One of the great joys of sharing recipes is having people react to them. My recipes are simple ones; written for family and friends to enjoy, without stressing out the cook. If someone who doesn’t often cook uses of one of my recipes, and it works for them, then I’m really happy!
And sometimes I get something back – Gillian from work, having successfully tried a couple of my recipes, decided to give her cousin’s Victoria Sponge a go – and we all enjoyed young Lucy’s delicious Victoria sponge when it was shared in the staffroom. We do love our cake..!
This is a deliciously light cake, with a lovely open texture which I’m assured is due to the lengthy creaming of the butter and sugar, long past it’s usual creaming time. I also love the use of Mascarpone instead of butter cream. Mr Sat. Night is not a fan of buttercream, so this is perfect for him!
So here is Lucy’s, then Gillian’s, and now my, recipe..
See NOTES at the end of the recipe for my seriously successful Easter version of this great cake!
- 2 x 8 inch (20cm) sponge tins, sides buttered, base lined
- Electric beater
- A sieve
- weighing scales
- Metal spoon or silicone spatula, for folding in.
- 250g Marg. (see NOTES)
- 250g golden caster sugar
- 5 eggs – they should weigh about 250g too (see NOTES)
- 250g SR flour
For the filling:
- 200g mascarpone
- Strawberry jam (see NOTES)
- Heat the oven to 160 degrees fan
- Butter your sponge tins, and line the bases.
- Cream the butter and sugar together until pale and fluffy – then give this 5 minutes more beating after you think it’s done
- Add 3 of the eggs, one at a time, and make sure each is completely incorporated before adding the next.
- Add 4tblsp flour, and beat it in.
- Then add the last 2 eggs, again, one at a time.
- In my case the batter starts to look a little curdled at this stage, but fear not, help is at hand with the addition of the last of the flour..
- Sift in the remaining flour in batches, and incorporate it gently but thoroughly. Try not to knock too much air out.
- Divide equally between the two sponge tins, level them out. (I always weigh them on a digital scales, as I can never tell if the dishes are equally filled!)
- Bake until risen and golden about 25 minutes (mine took 30 minutes today; I also swapped the tins around in the oven 10 minutes before the end)
- Remove and cool on a wire tray.
- When the cakes are fully cold, put the mascarpone into a bowl and mix with a spoon until it’s looking more spreadable. I like to add a teaspoon or so of sugar and in this case, some fresh lemon zest. You can use a capful of vanilla extract if you prefer.
- Put one of the sponges onto a serving plate.
- Spread the Mascarpone on evenly, then spread some jam on (in this picture I’m using lemon and Elderflower Curd), then sandwich the sponges together.
- Sift a little icing sugar onto the top of the sponge if you’re feeling fancy!
- The original recipe called for Margarine, but I used Golden Cow, from the tub, which is a mixture of vegetable oils and butter, but use the margarine if that’s what you always use.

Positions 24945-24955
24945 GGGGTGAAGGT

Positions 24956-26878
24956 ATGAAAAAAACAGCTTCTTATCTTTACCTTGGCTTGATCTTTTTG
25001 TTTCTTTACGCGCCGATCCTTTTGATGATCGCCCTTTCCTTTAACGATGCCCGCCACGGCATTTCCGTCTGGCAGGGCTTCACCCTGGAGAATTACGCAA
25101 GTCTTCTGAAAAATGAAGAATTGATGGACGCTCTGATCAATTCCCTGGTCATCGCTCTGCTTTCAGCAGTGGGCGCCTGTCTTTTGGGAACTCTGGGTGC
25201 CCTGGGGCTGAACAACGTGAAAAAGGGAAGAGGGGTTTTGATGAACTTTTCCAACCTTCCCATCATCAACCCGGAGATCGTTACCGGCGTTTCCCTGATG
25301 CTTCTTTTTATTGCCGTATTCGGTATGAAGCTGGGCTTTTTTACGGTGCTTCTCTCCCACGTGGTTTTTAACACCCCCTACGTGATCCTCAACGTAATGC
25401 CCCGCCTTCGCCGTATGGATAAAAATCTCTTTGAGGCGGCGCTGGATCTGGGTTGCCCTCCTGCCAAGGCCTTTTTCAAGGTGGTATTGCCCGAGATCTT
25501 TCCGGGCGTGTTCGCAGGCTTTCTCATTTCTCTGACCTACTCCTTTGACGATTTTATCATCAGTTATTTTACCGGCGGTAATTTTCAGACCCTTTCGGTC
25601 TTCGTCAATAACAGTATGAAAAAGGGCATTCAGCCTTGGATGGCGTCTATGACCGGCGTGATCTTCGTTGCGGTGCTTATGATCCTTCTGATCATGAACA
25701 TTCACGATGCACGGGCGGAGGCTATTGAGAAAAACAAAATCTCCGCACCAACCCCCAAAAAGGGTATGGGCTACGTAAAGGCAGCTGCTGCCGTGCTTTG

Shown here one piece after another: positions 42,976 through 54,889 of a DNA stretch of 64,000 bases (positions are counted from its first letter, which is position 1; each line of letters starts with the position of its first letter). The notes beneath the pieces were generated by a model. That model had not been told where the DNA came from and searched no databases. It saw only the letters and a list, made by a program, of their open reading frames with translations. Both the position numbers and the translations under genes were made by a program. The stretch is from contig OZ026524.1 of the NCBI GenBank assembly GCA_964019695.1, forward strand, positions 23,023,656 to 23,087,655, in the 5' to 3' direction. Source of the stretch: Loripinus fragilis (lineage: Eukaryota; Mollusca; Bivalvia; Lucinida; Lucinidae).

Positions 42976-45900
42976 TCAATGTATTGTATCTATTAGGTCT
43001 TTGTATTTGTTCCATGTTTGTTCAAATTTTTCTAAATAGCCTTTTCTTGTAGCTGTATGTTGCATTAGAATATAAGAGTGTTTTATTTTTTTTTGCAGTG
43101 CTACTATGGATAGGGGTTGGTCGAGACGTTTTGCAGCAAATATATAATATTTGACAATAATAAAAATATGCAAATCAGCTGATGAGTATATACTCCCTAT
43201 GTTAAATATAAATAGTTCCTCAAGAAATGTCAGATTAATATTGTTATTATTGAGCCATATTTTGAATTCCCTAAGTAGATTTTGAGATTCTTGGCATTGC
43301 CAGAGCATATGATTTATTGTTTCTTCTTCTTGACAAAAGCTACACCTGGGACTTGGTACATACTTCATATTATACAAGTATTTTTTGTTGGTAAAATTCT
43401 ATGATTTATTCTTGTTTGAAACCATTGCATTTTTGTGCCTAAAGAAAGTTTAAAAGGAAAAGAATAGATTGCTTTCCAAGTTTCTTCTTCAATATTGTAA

- When I weighed my 5 large eggs, the weight was 285g, not the 250g required. This leads me to believe that medium eggs were originally used in this recipe. A good friend of mine, who is a really amazing baker, says that she always weighs her eggs, so if it’s good enough for her, it’s good enough for me. Bottom line, I used the 285g of eggs and the cake was fine
- The extra time given to the creaming of the sugar and butter is definitely worth it.
- The Mascarpone is a lovely change from the usual butter cream – and if course it can be flavoured with a little vanilla extract, a spoonful of icing sugar or even some finely grated lemon zest. If you’re using the lemon zest, you could think about using Lemon Curd instead of the Strawberry jam in the filling. Like I did here –
- This makes a really robust, good-sized cake, perfect for a group of people, and there are endless experiments you can make to change it about, while still keeping the basic recipe the same.
- EASTER version : This was a pure fluke on my part, but I had made my delicious lemon Curd http://eatingforireland.com/recipe/home-made-lemon-curd/ , I had some recently purchased Easter chicks, and a bottle of Yellow food dye.. can you see where this going?
- A quick word about food dye – use it really sparingly, or your delicate Easter cake will look like it’s been tangoed! I dipped the tip of a knife into the food dye, then mixed it in really well before I considered adding another drop. I think this cake could have done with another drop or two of food dye, but I was happy enough with the result. Don’t forget to go to town with your decorations – chicks, chocolate eggs, sprinkles – the sky’s the limit!!
- Summer Version: I sandwiched this version together with a huge dollop of my own Strawberry jam in the middle – as you can see, my Strawberry jam was more than a little runny – but it so delicious when freshly (made as this was) that I think I can be forgiven!!